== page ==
The Hawks’ season is likely over due to the coronavirus, but they may be able to capitalize on this tragedy more than others this offseason. As the young core of Trae Young, John Collins, Kevin Huerter, Cam Reddish, and De’Andre Hunter grows, decisions will soon be made. Will they hand John Collins a max extension? Do they have to decide between Cam Reddish and De’Andre Hunter since they were both lottery selections playing the same position? Did they see enough development this season from Kevin Huerter to build around him?
Some of these will be gut-wrenching, and they may need to see this core surrounded by other veteran pieces to gain more insight as to what direction they should go. The Hawks already started this process by adding Clint Capela to the mix, but this offseason should be a busy one. The coronavirus has had worldwide consequences, but Atlanta may be able to capitalize in free agency.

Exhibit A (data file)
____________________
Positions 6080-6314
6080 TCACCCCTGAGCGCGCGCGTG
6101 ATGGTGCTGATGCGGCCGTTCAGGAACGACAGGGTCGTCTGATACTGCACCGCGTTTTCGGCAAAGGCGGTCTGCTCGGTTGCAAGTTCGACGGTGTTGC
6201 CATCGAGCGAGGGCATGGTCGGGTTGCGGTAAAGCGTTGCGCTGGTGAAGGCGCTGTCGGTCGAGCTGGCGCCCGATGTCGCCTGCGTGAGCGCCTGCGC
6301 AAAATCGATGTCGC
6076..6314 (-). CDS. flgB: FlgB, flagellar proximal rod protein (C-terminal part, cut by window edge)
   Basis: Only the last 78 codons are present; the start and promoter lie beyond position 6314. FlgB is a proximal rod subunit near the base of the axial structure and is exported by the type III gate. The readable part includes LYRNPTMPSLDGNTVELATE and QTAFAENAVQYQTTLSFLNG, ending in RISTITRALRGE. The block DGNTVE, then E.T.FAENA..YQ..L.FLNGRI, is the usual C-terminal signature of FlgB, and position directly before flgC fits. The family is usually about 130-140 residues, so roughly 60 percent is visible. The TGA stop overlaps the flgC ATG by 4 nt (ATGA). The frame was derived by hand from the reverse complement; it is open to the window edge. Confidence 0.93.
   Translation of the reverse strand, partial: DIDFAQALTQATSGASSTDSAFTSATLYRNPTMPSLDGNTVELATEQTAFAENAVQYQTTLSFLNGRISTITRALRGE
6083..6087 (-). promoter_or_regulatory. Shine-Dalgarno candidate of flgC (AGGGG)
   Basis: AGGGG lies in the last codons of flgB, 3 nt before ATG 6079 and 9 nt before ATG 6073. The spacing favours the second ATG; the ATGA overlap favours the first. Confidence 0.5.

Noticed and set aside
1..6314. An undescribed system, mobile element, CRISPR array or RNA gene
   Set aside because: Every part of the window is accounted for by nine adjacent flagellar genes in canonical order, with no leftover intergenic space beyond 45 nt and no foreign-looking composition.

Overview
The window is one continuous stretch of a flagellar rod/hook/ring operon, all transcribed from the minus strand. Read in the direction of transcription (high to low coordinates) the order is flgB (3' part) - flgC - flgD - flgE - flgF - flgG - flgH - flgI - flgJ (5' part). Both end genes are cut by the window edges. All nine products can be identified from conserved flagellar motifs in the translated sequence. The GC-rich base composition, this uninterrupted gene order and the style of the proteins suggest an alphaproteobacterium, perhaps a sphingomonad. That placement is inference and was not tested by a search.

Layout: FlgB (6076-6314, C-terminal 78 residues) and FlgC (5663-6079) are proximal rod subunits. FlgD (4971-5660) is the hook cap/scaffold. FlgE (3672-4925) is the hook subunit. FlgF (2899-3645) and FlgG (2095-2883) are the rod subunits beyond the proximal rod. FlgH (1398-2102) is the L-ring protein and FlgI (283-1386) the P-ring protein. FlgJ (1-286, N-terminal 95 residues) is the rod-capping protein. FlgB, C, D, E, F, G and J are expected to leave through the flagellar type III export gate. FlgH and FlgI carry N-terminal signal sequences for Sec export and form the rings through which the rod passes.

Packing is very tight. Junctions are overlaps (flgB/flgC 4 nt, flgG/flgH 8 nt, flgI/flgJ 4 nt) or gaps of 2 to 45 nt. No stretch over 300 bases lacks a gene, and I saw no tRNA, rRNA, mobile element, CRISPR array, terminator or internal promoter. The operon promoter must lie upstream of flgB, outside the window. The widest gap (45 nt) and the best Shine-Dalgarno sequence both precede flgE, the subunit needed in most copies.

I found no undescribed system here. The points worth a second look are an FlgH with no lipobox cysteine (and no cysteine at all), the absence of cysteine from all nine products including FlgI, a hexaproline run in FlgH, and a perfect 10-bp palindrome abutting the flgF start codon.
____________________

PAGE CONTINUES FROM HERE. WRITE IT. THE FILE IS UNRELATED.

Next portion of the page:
The Hawks are one of the few teams with cap space
Atlanta is one of few teams that are projected to have cap space. Before the pandemic, there was around $115 million in cap space available for the 2020-21 season. The Knicks, Hawks, Grizzlies, Cavaliers, and Hornets being the only teams with significant money to spend, with Atlanta possessing the most. Let’s imagine the salary cap drops due to the loss of revenue from the pandemic, leaving 85% of teams out of free agency altogether. That would allow the Hawks all the buying power in the world, especially given their competition in free agency, consisting of Cleveland, New York, and Charlotte — destinations that aren’t exactly sexy. Even if the Hawks do not target a superstar free agent, they can leverage this to make substantial acquisitions in some capacity.
More players may take one-year deals
If the cap does drop significantly, players may be settling for one-year deals. Thus, we may see a ton of teams re-sign guys to one-year contracts in hopes that when this ends, revenue will return, and the cap will recalibrate. This will allow Atlanta to bring in a free agent such as Joe Harris, who likely would have taken a multi-year deal, and add an elite shooter on a shorter contract while building a much needed supporting cast to go around their young core. In a perfect world, they add a couple of quality veteran pieces they may not have been able to beforehand, and maintain their flexibility for the star-studded 2021 free agency class.